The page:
Pauline Andrès
11. November 2017 By Walter Price 0

Pauline Andrès and Five Albums That Helped Shape the Singer-songwriter

Pauline Andrès – “Loneliest Girl in Nashville” avalable on iTunes.

Pauline Andrès

by Pauline Andrès


It’s tough to choose only 5 albums when all your life basically revolves around listening to songs you love deeply. This list is leaving an awful lot of these songs out and is leaving out some of my favorites artists too. But I think it’s an honest reflection of music and records that have been with me for a long time, and records I’m sure I’ll still love in twenty years. I can’t say they necessarily influenced me more than others, but they certainly played a big part in my musical and/or private life at some point.


PJ Harvey: To Bring You My Love

This record is really one of the greatest LPs made in the past 25 or 30 years. It’s crafted with such talent and intelligence. PJ was kinda at the peak of her career, she was huge, and she released something that really measured with the reputation she had built for herself. Her writing, her vocals, her world. It’s amazing as this record feels more than just a record. It’s movies and books and paintings. It’s colourful and dark and smooth. It should be celebrated more. Just like her entire work. She is one of the geniuses of our times and yet still often reduced to poor cliches (crazy, feminist) rather than just being celebrated as one of the best vocalists, musicians, and songwriters we’ve ever had.


Eels: Blinking Lights and Other Revelations

I have a really deep tenderness for the work of Mark Everett. His songs are amazingly simple but they are never lazy or boring. They are pure honesty turned to melody and rhymes and that’s probably why they resonate with so many people. Listening to the Eels, especially to this record (it was a close call with Useless Trinkets) brings the same kinda feeling you get after a good talk with a really good friend. Someone gets it. Someone who’s been there too. It’s a nice, rare feeling. It’s just real good, honest music.


Bruce Springsteen: Born in the USA

I often listen to Bruce Springsteen when I drive. I have a box set a friend once gave me with 5 Springsteen albums. It’s some of the few CDs I still own today. So when I drive in a car that has no Bluetooth (and it happens a lot) I usually play Born in the USA because there is everything on that record. Huge catchy bulldozer hits but also smaller, beautiful intimate songs that really make Springsteen so essential like “Downbound Train” or “My Hometown”. And there is my all time favorite Springsteen song on it: Bobby Jean. As for the title track, I I guess everything’s been said about it. But I still prefer the acoustic version on Tracks.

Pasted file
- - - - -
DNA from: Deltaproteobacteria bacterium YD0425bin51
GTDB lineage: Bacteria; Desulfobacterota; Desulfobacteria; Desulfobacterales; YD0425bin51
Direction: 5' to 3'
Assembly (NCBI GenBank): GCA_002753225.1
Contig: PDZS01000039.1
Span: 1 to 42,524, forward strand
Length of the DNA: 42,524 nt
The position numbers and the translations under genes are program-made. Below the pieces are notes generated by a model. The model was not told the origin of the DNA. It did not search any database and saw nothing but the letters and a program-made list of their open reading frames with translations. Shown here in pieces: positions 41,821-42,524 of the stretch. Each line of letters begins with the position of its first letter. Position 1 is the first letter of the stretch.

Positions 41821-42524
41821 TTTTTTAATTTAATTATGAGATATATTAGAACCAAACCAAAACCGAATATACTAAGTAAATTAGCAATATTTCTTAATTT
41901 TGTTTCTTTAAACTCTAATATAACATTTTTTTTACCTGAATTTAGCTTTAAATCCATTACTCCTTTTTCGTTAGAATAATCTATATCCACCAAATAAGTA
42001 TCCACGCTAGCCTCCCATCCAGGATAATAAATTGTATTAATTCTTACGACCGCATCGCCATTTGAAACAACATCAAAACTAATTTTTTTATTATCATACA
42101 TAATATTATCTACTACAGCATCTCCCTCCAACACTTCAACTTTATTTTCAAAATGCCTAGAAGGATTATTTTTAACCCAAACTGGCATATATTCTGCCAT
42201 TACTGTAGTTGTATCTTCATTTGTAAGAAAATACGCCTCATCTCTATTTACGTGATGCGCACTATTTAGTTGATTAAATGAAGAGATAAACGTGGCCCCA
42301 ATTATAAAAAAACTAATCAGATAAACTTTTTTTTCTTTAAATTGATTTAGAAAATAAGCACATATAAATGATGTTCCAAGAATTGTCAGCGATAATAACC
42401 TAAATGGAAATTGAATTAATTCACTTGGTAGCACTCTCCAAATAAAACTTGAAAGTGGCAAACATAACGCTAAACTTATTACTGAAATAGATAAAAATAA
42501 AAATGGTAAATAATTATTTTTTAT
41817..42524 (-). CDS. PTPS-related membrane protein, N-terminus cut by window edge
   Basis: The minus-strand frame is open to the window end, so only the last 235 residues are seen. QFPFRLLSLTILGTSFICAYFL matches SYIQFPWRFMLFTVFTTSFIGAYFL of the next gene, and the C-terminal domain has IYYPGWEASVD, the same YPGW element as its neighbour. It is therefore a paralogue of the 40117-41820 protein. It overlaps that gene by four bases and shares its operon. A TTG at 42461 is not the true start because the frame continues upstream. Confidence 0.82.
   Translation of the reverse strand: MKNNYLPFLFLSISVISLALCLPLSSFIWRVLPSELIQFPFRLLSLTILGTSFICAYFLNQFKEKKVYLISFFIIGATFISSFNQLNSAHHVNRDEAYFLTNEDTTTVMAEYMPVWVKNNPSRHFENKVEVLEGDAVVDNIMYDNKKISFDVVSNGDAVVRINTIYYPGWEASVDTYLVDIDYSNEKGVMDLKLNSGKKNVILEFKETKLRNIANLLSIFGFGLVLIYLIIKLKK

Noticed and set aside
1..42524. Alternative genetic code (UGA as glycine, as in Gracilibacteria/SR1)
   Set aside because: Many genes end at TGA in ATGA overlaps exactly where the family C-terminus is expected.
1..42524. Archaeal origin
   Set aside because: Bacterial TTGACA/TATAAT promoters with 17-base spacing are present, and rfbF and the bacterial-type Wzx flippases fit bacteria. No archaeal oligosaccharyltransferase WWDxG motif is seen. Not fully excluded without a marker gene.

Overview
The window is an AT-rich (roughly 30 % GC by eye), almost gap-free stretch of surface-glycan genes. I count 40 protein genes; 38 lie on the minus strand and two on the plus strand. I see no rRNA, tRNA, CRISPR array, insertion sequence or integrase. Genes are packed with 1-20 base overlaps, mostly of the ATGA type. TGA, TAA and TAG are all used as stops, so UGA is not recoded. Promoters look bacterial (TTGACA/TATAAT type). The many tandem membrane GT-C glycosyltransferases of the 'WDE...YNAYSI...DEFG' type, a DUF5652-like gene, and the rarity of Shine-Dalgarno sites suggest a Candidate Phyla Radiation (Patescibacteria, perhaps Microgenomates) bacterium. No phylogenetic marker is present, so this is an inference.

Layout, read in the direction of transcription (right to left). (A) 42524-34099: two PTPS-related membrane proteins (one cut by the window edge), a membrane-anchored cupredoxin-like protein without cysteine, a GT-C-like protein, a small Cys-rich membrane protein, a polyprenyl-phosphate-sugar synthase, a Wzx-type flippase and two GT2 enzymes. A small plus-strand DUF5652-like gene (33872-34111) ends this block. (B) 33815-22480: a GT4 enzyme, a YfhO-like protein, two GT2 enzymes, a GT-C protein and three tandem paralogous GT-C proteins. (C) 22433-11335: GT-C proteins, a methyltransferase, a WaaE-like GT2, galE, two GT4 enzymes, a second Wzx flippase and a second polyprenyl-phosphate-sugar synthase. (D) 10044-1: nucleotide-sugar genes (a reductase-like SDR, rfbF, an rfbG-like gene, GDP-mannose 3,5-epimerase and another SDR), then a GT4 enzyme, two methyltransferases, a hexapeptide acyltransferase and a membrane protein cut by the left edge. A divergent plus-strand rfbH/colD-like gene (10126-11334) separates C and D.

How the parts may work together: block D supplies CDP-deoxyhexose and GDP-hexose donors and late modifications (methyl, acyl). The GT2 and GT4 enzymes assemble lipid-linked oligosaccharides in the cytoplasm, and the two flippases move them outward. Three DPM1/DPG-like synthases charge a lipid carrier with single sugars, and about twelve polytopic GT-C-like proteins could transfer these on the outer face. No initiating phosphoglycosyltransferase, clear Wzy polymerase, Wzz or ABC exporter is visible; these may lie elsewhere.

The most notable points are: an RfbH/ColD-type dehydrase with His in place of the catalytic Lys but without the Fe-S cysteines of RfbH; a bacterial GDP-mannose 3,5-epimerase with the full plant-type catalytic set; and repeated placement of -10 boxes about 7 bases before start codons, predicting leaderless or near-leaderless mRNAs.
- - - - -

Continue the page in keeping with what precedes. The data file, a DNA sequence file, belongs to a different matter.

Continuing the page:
Alabama 3: La Peste

Alabama 3 has given me the best night ever (no, not dirty.) Well. That the Brixton Jamm was awfully dirty, these walls literally sweat. But when Alabama 3 is on stage, you don’t care. You love everything. This band is pure rock & roll. Beyond enjoying the Outlaw nights when I lived in Brixton, I also always loved how A3 managed to mix country with pop (without making any pop country!), house (a genre I normally absolutely despise), hip-hop and what not. Their cover of Amos Moses is one of the best things ever released. And this record is probably their best. It’s got depth, it’s fun, catchy, well written and the production just doesn’t get old. Just like Robert and D. Wayne Love’s amazing performances.


Dwight Yoakam: Guitars, Cadillacs, etc. etc.

This is without a doubt one of the best country records ever made. And since I couldn’t choose between Patsy Cline, Merle Haggard or Guy Clark, I went for the guy who’s still recording. And even though I’m in Nashville right now, I always related more and preferred the Bakersfield sound anyway.

What to say about this cult album that hasn’t been said? It’s just essential, it’s perfectly executed and Yoakam’s vocals are just to die for. If this record can’t make you like country, then nothing will. You’re just not a country music person. Or a music person for that matter. It’s the record I turn to when I want some big, HiFi, quality twang.




Pauline Andrès

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